The Discounted Cash Flow Model for Interests of Businesses
The value of a minority interest in a business is the present value of the expected cash flows to the interest over a reasonable expected holding period, including the realization of the terminal value at market value at the end of the expected holding period. The discount rate to reduce interest cash flows to the present is the equity discount rate (R) plus an increment of risk associated with the interest that is not present with the business itself. The DCF model for interests of businesses is, like the model applied to businesses, a two-stage model, which can be described in the following figure.
Unlike the business DCF model, which considers 100% of the equity cash flows of a business, the shareholder model considers only those cash flows expected for the interest being valued. The left side expression forecasts expected cash flows to the interest (CFsh) for the expected holding period (or over a reasonable range of expected holding periods). These cash flows are discounted to the present at the discount rate (Rhp), which is the sum of the equity discount rate R for the business and a premium for incremental risks associated with the interest.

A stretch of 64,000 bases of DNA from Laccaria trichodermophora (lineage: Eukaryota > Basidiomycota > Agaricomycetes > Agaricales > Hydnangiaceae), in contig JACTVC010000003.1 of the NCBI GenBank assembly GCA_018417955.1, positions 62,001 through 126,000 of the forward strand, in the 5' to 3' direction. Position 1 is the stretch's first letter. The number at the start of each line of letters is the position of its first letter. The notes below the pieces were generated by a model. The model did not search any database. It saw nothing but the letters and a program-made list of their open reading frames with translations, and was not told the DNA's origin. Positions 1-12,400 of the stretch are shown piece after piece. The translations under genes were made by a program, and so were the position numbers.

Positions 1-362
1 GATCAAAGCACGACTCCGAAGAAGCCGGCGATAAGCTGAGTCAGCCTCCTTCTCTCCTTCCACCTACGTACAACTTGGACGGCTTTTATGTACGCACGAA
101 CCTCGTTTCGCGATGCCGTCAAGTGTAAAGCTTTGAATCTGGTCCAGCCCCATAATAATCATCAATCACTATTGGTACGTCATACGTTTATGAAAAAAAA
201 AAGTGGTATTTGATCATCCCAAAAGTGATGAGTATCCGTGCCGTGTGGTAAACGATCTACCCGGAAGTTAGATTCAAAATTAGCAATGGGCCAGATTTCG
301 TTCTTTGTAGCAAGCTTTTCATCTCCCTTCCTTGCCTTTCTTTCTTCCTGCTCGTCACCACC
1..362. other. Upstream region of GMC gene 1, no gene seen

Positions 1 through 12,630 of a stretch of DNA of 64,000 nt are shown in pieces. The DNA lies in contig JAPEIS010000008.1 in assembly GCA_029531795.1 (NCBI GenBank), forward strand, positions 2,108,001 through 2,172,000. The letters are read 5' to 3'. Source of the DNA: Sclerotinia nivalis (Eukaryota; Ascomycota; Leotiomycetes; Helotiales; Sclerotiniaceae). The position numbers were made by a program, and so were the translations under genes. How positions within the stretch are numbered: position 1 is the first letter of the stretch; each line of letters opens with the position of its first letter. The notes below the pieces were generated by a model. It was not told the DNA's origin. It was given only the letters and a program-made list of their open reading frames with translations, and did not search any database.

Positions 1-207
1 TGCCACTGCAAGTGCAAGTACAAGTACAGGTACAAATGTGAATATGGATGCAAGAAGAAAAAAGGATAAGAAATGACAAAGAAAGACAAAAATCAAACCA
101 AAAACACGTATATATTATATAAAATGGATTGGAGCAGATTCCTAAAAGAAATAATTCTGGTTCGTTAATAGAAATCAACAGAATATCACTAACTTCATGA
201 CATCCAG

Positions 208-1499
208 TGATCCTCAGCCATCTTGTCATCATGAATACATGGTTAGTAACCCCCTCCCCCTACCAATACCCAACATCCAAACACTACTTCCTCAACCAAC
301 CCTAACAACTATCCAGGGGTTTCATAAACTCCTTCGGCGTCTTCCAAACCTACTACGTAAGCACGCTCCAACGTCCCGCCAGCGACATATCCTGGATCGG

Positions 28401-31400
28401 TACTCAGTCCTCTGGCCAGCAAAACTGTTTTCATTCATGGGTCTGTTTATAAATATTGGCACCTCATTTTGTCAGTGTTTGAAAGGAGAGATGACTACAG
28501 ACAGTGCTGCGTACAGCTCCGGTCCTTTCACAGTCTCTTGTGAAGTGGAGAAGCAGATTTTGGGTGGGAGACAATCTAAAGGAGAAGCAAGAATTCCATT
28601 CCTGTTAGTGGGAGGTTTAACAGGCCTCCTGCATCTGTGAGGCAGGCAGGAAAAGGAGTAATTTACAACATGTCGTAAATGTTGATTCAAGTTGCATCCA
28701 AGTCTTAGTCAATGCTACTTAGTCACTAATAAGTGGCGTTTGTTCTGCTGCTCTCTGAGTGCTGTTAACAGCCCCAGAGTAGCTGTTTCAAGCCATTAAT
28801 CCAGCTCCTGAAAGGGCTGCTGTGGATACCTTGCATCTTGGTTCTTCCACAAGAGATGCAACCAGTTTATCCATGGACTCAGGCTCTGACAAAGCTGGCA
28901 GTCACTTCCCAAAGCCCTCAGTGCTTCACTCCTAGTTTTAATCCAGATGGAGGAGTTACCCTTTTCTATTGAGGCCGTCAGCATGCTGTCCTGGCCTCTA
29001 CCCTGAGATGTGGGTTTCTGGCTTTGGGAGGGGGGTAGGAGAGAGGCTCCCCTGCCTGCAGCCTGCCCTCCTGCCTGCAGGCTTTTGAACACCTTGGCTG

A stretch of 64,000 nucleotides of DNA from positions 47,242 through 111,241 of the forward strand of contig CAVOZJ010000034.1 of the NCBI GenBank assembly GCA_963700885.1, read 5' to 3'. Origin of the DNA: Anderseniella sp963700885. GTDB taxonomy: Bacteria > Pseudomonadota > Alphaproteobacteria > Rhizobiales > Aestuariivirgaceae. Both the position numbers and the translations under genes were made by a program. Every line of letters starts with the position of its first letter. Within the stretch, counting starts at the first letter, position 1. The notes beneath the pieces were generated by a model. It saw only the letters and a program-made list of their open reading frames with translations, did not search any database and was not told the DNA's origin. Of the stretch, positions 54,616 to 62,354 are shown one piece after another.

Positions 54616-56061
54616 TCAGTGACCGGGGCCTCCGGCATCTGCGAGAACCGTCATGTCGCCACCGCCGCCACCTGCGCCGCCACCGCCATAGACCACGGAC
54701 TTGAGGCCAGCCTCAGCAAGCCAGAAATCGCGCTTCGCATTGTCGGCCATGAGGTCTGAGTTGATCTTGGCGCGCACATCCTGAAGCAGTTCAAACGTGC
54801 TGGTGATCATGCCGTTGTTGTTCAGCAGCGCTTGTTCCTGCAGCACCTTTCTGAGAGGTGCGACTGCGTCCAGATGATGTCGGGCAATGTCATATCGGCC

The right hand equation develops the expected terminal value in the numerator. This is estimated based the expected equity value of the business at the end of the expected holding period. The denominator reduces that value to the present. The sum of the two expressions provides the value of the interest in the business, which is denoted as Vsh.